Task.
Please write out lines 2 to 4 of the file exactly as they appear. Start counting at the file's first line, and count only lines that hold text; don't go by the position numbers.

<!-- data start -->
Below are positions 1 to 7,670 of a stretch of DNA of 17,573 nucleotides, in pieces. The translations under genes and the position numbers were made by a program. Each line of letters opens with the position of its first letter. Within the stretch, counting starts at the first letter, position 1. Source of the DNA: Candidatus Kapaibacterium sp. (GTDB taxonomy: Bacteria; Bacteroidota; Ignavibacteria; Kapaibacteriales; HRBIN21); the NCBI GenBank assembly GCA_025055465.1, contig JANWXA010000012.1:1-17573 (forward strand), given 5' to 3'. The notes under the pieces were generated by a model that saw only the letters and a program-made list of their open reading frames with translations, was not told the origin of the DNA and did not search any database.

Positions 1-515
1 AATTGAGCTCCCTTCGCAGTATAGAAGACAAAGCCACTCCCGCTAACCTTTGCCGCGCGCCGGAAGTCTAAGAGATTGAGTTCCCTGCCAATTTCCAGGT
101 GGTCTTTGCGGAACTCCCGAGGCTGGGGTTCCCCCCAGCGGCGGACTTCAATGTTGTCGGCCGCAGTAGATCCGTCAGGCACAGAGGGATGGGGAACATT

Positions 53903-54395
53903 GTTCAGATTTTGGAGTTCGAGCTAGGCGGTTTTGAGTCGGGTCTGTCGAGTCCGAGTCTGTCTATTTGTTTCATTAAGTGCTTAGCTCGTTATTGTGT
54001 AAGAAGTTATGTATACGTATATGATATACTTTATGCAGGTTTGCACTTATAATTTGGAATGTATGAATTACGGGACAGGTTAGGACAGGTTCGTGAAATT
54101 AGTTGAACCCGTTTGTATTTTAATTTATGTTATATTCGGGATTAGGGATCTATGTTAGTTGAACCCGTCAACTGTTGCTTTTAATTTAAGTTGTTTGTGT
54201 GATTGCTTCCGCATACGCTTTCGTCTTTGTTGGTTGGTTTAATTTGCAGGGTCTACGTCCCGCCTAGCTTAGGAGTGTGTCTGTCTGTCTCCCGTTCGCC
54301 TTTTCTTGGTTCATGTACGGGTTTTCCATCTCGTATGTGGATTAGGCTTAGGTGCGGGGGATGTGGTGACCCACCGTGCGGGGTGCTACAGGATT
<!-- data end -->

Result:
Positions 1-515
1 AATTGAGCTCCCTTCGCAGTATAGAAGACAAAGCCACTCCCGCTAACCTTTGCCGCGCGCCGGAAGTCTAAGAGATTGAGTTCCCTGCCAATTTCCAGGT
101 GGTCTTTGCGGAACTCCCGAGGCTGGGGTTCCCCCCAGCGGCGGACTTCAATGTTGTCGGCCGCAGTAGATCCGTCAGGCACAGAGGGATGGGGAACATT